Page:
Final Verdict: 5/10 (Average)
Pineapple RV < The Goofy Newbie < Swamp Mates

It’s fair to say that tomorrow’s episode has a ghost of a chance at being better than this. Goodbye for now.
 

EmployeeAMillion

Season 12 Time!
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The Ghost of Plankton (Season 12, Episode 18a)
Original Airdate: October 12 2019
Episode 493 in standard order, Episode 482 in airing order
Plot: The Flying Dutchman teaches Plankton the basics of being a g-g-g-ghost
Written by Mr Lawrence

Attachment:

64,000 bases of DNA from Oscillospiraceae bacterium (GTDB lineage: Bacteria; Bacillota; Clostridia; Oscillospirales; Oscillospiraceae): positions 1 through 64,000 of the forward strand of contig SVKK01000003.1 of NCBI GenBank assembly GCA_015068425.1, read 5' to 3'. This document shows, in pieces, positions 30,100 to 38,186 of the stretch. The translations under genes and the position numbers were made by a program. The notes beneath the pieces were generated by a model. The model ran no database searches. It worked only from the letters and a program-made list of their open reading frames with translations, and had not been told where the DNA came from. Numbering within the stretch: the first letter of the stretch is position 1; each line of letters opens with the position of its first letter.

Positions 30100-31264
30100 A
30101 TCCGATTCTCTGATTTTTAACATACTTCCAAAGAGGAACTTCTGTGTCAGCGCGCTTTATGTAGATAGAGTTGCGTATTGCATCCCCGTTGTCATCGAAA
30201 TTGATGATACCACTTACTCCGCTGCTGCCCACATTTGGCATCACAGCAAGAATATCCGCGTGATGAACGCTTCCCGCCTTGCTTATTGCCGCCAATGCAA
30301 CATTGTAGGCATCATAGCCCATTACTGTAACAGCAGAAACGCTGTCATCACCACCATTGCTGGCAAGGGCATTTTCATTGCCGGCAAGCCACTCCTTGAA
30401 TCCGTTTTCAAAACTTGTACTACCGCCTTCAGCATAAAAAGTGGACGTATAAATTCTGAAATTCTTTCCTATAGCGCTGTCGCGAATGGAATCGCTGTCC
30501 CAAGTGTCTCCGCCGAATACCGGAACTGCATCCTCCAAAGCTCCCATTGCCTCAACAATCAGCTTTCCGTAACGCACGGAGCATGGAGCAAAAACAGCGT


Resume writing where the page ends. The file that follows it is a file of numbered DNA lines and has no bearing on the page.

Animation Director: Alan Smart

Anyone else excited for Halloween? I know this is the completely wrong time of year to be thinking about it, but this episode put me right back in the mood for something creepy. SpongeBob has been no stranger to ghost stories, what with one of their recurring characters being a ghost, the Flying Dutchman. I don’t think I have to go on again about how much I love the guy, but Squidward’s also had his turn at being an unfriendly ghost, and SpongeBob and Patrick have also been ghosts as well (to say nothing of their time as toast). I guess it was Plankton’s time to glow, and what we got out of it was one of the best Post-Sequel episodes yet.